Tan-tan-tanuki no kintama wa,
Kaze mo nai no ni,
Bu-ra bura

In English:
Tan-tan-tanuki’s balls,
Even without wind,
They swing-swing!

I have never seen so many tanuki figures as were on display in Tanuki Mura! Some had the massive magic balls from the song, but others hide them behind their tails.

There is a cool word in Japanese, kimokawaii, which is used to describe things that are sort of disturbing as well as cute. Can you think of anyhting more kimokawaii than these dudes!?

The style of these dudes was developed in Shiga, so although you can see these statues all over Japan, they orginate here.

In addition to tanuki, we found a few other figures, like kappa and frogs. Kappa are super-cute water demons and frogs are often left in people’s gardens in Japan, as kaeru (the word for frog) is also the word to return. Having frogs at home means your family should all return home safely.

Pottery classes

You can make your own tanuki, but we opted to have a go at making pots on the pottery wheels. If you’d like to try this yourself, you can book here.

My friends and I had a blast on this little trip to Mie and Shiga. In the end we drove back to Nara while munching on the best snacks from Iga, shuriken cookies!

None of these cool places are particularly famous for non-Japanese visitors, but the are all really fun. What do you think? Would you like to visit ninja-land and tanuki-land? Or do you prefer to stick to Japan’s most famous sights?


12 thoughts on “Iga – Ninja museum and castle

  1. Definitely not the pottery classes for me… Mrs B is taking pottery at home here and every flat surface in our home already has something she made on it! I fancy learning to be a Ninja I think, although with my walking stick instead of a sword. 😉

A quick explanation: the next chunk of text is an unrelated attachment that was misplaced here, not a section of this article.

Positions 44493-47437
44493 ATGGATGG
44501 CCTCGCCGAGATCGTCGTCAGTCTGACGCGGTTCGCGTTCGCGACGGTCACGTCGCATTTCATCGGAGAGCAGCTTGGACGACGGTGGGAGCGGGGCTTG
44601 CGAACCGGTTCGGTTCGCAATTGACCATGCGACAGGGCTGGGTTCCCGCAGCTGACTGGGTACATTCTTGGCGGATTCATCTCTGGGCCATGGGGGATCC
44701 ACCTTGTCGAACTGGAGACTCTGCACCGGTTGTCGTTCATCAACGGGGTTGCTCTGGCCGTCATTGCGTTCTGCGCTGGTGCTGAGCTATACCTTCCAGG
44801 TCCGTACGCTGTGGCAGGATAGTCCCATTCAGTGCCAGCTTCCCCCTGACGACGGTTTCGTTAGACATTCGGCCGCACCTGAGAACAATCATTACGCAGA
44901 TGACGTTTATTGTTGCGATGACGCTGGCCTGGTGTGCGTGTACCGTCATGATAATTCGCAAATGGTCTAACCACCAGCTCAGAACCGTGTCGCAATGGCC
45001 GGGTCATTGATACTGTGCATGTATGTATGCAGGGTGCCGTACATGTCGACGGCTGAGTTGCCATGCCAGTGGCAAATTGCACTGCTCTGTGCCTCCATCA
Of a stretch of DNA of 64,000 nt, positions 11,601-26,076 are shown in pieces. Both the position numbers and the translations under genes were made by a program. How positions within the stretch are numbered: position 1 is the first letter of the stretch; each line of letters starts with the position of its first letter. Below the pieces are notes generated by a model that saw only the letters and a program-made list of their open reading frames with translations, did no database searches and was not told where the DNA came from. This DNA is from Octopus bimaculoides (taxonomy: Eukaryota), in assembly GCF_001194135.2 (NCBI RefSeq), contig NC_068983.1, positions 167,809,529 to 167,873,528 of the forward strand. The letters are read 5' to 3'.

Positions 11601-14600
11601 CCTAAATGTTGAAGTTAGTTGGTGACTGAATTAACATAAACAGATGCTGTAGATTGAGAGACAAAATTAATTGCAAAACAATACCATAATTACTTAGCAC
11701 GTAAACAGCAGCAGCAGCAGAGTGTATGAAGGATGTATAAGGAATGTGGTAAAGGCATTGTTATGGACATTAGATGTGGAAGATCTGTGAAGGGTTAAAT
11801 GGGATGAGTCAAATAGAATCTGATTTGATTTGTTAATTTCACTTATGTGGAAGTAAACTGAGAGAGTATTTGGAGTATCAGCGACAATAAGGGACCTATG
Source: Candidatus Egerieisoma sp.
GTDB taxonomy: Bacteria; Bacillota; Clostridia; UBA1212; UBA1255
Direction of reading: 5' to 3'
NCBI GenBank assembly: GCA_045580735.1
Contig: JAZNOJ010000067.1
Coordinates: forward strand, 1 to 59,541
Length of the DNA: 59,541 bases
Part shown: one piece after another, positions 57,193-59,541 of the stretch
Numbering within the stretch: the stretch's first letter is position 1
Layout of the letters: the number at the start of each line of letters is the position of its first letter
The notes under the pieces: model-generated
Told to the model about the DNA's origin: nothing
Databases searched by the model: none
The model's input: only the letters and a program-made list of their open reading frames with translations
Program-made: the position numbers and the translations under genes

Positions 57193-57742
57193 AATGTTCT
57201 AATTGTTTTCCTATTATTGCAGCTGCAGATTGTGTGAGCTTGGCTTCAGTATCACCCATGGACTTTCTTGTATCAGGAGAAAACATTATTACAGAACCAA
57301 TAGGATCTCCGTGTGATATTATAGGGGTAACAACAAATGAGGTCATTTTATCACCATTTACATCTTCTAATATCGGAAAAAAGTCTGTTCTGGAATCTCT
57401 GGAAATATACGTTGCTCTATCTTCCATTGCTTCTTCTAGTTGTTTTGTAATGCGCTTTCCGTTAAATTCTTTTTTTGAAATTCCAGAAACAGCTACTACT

1. Yaaaay! My dad is doing something similar! I love seeing all the new pots whenever I go home. I wonder if Mrs B could make space for one pot from you!?

      If not, at least your ninja skills could knock some things over and make space for more pottery!

  2. That looks like so much fun, and the ninja stuff is fascinating. I think you need to go back and make a tanuki, though. And take a jumping shot in full ninja costume!

    1. I would be VERY up for going back to make a tanuki! And I’d love to have a jumping ninja photo! You have the best ideas!

  3. Loved all of the pots you made! I’d love to try my hand at pottery some day. You’ve been on so many great adventures, Josy! Another wonderful post.

    1. Thanks Erin!!

      We all chose just one pot to glaze and keep. I still have mine (I use it to dump keys when I get home!)

  4. I love that cool word of cute and also disturbing! I wish I knew how to pronounce it. I might try it out on my family. These are great pictures and it sounds like such a fun day. I would like to know what’s real and what’s just lore about ninjas. I’ll have to do my research.

    1. It is all pretty interesting. They really were hired by samurai families, and their houses and weapons are all real. It’s just with stories about them, it is hard to know what is real and what is embellished.